I like what you said Poly and I agree. Really all you need to do is note the proper key signature, considering the mode, write down the chords on the chart and away you go.


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 Post subject: Re: Inca Roads Solo
PostPosted: Thu Jul 16, 2015 7:08 pm 
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My post above is making several points.

The point I make about scoring music is not just about expression. If you're a composer and you've written a piece for orchestra you should try to notate your parts to minimise the pain of interpretation for the players. It's like the difference between a good and a bad playwright. It's about communicating your ideas clearly to the performers. If you want them to play your music well you should treat them right.

If we're just talking about expression then the Inca Roads solo is sometimes C lydian, sometimes D mixolydian when he's sticking to the scale notes and sometimes it's D blues when he makes use of the F flat. There's even a G# in one phrase in there which is possibly even a mistake.

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 Post subject: Re: Inca Roads Solo
PostPosted: Fri Jul 17, 2015 9:51 pm 
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Maybe this would help someone learning this solo......

https://www.youtube.com/watch?v=ZzwJdPfqOZk

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 Post subject: Re: Inca Roads Solo
PostPosted: Fri Jul 17, 2015 11:32 pm 
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That clip RN posted shows something well.
C lydian, D mixolydian or whatever, it is (dependent on your ability) a reasonably straightforward task to produce a similar sounding solo by (for example) playing the 'lower' notes bottom 3 strings 3rd-5th fret, the 'mid' notes by shifting up two frets 5th-7th fret using the top three strings, and the 'higher' notes by shifting up two further frets - with a few bends and semitones +/- chucked in where appropriate.
I doubt that the words lydian or mixolydian entered FZs head when noodling around in this fashion. That's a problem for the transcribers and theorists...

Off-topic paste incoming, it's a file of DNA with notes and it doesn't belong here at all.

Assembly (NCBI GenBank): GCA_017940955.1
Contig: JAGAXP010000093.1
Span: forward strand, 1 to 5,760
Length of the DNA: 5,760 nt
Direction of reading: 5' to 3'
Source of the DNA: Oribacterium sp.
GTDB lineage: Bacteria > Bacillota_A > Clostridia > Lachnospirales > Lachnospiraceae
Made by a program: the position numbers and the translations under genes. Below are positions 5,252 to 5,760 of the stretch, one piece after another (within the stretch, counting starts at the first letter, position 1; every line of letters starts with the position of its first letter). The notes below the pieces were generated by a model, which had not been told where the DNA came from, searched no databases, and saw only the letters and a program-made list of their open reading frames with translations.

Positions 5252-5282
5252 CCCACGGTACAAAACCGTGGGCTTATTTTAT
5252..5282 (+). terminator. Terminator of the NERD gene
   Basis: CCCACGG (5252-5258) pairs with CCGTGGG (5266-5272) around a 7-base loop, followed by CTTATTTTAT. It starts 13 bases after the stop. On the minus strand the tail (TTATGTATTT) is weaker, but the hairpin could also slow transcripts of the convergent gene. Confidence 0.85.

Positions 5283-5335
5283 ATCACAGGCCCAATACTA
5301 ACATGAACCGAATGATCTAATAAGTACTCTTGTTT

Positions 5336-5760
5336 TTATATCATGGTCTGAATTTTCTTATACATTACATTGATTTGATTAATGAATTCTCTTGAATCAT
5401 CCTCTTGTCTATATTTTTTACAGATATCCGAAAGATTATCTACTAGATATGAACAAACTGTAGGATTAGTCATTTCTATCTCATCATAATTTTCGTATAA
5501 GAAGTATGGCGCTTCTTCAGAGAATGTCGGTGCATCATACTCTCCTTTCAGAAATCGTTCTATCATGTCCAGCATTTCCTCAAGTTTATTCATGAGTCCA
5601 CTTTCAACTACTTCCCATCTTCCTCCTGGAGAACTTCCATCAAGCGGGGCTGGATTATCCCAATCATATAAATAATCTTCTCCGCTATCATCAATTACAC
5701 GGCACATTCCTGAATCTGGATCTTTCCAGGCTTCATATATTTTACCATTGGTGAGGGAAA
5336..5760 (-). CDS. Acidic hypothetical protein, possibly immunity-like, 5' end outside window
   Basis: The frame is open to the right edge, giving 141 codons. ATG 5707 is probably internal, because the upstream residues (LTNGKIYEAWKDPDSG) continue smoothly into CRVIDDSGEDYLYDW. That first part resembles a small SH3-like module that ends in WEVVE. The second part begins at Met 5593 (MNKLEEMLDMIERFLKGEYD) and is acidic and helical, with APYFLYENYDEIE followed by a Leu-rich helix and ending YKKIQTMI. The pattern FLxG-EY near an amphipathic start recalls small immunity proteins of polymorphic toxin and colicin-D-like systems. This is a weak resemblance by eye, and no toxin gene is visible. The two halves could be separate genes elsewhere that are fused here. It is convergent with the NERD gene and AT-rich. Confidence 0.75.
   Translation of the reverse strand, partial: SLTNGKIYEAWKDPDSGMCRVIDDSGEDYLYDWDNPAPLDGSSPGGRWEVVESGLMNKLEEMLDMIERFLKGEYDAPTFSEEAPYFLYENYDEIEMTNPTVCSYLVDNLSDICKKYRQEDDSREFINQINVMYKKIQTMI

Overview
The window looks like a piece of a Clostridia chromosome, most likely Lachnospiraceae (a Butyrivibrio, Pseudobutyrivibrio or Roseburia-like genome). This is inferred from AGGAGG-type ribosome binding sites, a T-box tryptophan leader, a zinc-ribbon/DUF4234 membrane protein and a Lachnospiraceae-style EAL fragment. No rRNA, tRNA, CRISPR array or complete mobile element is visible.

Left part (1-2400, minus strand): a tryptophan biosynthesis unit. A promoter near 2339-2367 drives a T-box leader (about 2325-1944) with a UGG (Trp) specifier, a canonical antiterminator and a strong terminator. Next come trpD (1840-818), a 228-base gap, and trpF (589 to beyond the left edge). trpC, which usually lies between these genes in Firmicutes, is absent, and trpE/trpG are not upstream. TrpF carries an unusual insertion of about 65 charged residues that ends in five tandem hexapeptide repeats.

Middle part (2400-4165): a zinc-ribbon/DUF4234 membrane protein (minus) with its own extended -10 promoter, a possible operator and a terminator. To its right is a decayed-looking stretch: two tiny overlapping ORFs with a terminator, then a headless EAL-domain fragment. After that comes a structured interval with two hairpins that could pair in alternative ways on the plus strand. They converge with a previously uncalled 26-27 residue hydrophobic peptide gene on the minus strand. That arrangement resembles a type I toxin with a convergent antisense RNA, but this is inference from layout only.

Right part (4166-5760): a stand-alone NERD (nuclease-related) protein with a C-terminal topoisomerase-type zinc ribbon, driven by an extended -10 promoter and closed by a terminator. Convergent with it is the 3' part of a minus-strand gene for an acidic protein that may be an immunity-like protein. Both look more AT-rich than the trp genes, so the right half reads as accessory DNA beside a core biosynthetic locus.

TT

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 Post subject: Re: Inca Roads Solo
PostPosted: Mon Jul 20, 2015 10:41 am 
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I've been tooling around with this a bit the last couple of days and I'll probably make no sense now...
There's a whole bunch of FZ solos that fluctuate between two notes like this. But just taking this solo, the exact same solo doesn't really sound right if its just played along only with the key of C or only D.

Now, if you tune to open G and adopt the key of C, all but one note of c lydian can be played just using 5th and 7th frets (same for open D - different fret 10th and 12th fret though).
If you then play in the key of D (with a slide), its what every slide blues player has played and will play forever - a regular slide blues solo.

Its almost ironic that much as FZ dissed blues players, the notes he fingered in many solos were really very similar to that which most average joe slide players use in open tunings.
TT

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 Post subject: Re: Inca Roads Solo
PostPosted: Mon Jul 20, 2015 5:12 pm 
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Deuce, you had it in your post before the last.


deuce wrote:
I doubt that the words lydian or mixolydian entered FZs head when noodling around in this fashion. That's a problem for the transcribers and theorists...

Exactly. Let the transcribers and analysts transcribe and analyze and let the musicians play. Rarely do the two meet. Sound is invisible. It transcends words. And thank fuck for that.

When you breathe do you think about it first? The same mindset which insists on putting names on everything is the mindset which once made the tritone illegal. For every good music teacher there is a control nazi.

And, yeah, he's using the same notes. It's not about the notes.


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 Post subject: Re: Inca Roads Solo
PostPosted: Mon Jul 20, 2015 5:30 pm 
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downer, I suspect that you are aware that children breathe correctly, from the diaphragm, and that as we turn into adults, we fuck that up, unless we learn how to breathe properly to, say, play a horn instrument or excel at sports. Most people are crappy at breathing.
Alternately, breathing is also autonomic and playing an instrument isn't. Creating air sculptures or otherwise composing isn't autonomic and, imo, people tend to play reflexive shit they've practised 1000 times if they do it without thinking. People may play well without thinking, but they won't break any new ground except by accident.
The level of thinking doesn't need to really be any more than a shape, a color, this against that... You are correct of course that analysis comes after, but before as well. During a drive, I determine a route, decide to turn left, go 3 miles, change direction because a road is washed out and climb a hill, then afterward I map it out to see where I've been and whether it was worth the trip.
Anyone got any more analogies? :)

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 Post subject: Re: Inca Roads Solo
PostPosted: Mon Jul 20, 2015 6:21 pm 
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The Forum Killed Arkay wrote: